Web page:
The problem comes when I either try to stuff the feelings down or try to put an unrealistic, Pollyanna-spin on my feelings. When I stuff my anger but replay the situation over and over in my head, it’s just like having a pebble in my shoe – I may not be emotionally angry anymore, but I keep triggering a sense of irritation and discontent. On the other hand, if I choose to put on a happy face, my anger will keep knocking at the door, and I will spend (waste) a whole lot of energy trying to keep up a good front.
Our emotions serve as an alert system.
If the smoke detector in your house goes off – do you just sit there and stew about that obnoxious beeping noise and all the other times in the past when it’s happened?
Do you say, “Oh, that noise is sure testing me, but I’m going to focus on the blessings of my house and working batteries and a good sense of hearing?”
More likely, your response is, “Oh, sh*t!” and you jump to deal with the problem behind the smoke detector – which in my house usually means there’s something burning under the pan. After the alarm, you can figure out how to handle to bigger problem.
Stimulus: the smoke detector. Response: alarm, pull the pan off the burner. Choice: fix the fan in the stove hood or spend time cleaning the drip pans under the burner.
So back to the Alexander day. Something happened. I got really stinking mad about it. I released that raw energy and emotion onto my journal pages. Releasing that anger allowed me to move into a space of transformation. Once the anger was diffused, there was space for me to choose my response to the situation.
Stimulus: my child being treated unfairly. Response: Anger! Irritation. Choice #1: Since my child is over 18, this is no longer my battle. I can support my child and offer advice if asked. But it is my child’s opportunity for a life lesson. Choice #2: Spend time writing in my journal about why this event was such a huge emotional trigger for me. Probably worth knowing what is at the root of my response – we are talking steak-knives-angry, after all.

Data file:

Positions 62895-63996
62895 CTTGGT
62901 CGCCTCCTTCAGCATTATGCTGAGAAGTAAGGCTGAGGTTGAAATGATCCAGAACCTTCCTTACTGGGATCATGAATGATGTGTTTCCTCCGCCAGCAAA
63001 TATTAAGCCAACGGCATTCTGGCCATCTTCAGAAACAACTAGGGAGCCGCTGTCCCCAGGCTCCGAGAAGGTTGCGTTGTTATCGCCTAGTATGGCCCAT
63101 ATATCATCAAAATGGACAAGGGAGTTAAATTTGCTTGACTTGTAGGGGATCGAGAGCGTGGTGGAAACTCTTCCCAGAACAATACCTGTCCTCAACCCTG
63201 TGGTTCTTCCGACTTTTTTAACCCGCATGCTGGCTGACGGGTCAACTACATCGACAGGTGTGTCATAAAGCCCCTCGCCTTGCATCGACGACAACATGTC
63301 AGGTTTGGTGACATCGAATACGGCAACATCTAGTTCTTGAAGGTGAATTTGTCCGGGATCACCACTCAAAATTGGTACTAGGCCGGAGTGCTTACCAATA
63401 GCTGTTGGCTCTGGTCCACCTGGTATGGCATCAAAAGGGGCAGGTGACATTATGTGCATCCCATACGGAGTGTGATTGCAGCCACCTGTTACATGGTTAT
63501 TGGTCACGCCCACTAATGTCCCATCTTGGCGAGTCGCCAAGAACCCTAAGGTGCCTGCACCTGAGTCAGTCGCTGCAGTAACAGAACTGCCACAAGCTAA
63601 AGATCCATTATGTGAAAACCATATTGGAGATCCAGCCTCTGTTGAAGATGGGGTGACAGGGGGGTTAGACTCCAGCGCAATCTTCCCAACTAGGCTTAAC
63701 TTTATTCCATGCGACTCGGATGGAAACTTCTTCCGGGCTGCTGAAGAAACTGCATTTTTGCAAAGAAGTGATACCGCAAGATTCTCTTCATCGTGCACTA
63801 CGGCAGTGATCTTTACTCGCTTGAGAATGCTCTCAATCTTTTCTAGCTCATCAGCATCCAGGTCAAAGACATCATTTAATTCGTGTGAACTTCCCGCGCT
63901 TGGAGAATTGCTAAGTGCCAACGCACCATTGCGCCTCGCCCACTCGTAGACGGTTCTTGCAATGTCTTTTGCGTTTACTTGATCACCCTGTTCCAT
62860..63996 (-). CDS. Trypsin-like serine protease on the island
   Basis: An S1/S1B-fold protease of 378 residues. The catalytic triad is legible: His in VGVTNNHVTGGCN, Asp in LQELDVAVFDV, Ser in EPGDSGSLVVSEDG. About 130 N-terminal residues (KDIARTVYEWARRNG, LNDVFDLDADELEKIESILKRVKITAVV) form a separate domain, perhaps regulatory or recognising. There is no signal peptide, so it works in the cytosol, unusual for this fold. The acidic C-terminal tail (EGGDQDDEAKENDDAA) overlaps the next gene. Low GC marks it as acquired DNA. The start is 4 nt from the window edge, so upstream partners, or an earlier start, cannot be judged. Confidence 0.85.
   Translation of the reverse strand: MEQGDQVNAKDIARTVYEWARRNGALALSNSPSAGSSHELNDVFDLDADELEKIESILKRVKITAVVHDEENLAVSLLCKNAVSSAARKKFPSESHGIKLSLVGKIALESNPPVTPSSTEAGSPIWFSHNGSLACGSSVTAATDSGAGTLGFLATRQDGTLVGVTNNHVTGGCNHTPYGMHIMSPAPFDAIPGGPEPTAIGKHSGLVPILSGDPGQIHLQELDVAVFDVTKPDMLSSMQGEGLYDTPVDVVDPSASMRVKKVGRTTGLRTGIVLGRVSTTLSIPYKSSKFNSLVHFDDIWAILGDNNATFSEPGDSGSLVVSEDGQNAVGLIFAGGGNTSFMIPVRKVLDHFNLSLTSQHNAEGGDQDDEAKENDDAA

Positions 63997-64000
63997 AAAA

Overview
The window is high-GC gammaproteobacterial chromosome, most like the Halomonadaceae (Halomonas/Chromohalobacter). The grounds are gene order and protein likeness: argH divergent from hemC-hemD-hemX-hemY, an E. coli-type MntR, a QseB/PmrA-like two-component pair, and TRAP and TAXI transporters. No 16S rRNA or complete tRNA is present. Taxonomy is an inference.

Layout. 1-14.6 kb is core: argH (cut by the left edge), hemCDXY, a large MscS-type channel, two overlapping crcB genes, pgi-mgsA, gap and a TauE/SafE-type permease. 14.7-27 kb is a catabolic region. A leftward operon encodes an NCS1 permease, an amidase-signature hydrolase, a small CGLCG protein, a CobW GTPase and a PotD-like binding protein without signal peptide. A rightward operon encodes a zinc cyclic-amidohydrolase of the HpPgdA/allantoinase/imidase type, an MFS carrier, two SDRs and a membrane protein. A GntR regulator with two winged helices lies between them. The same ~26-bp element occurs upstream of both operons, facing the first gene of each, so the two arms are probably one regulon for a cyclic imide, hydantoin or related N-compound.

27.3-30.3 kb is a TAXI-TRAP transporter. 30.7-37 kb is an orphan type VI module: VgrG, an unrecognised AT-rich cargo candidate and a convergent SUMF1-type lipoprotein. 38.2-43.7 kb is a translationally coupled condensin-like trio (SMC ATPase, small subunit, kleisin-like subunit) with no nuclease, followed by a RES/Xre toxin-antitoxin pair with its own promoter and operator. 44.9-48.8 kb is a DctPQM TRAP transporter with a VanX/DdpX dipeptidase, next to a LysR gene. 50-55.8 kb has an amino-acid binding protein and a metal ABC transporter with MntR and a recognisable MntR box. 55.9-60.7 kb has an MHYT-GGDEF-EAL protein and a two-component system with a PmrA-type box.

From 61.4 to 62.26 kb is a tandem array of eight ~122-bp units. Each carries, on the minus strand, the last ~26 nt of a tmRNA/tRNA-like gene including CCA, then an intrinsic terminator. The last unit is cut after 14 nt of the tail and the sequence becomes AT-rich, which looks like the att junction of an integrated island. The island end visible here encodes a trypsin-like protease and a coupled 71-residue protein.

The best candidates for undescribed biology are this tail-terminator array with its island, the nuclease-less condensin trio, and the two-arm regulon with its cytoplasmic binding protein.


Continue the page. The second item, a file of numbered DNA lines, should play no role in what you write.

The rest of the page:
And in the end, this process is still exactly that – a process. Sometimes I don’t have the luxury of time or place to immediately spill the emotions in my journal. Other times it feels rather cathartic to get on a roll and just be pissed at the world for a while. But even then, I try to remain aware of the question:
“What choices do I have in this situation?”
I find the more times I am able to spend writing or painting in response to my emotions, the better I get handling my Alexander days.
What about you? How do you handle your Alexander days? Are you able to slow down enough to consider your choices? Feel free to share in the comments below. Maybe what works for you will support someone else who is dealing with an Alexander day.
*Alexander and the Terrible, Horrible, No Good, Very Bad Day, by Judith Viorst (1972).
For the whole of my adult life, I've been a crafter. A quilter. Dabbled in jewelry design. Sewed costumes for children's theater. Even explored oil painting (once!) as part of a writers' retreat. But until recently, I've not called myself an artist. I've never attempted to connect my 'hobbies' with a 'career'. Even the mention of the possibility has long-time friends and acquaintances looking at me as if I've grown two heads and sprouted horns (I don't think it's happened, but I keep checking the mirror.)
It's time for that change. Here. Now.
25 Reasons I am an Artist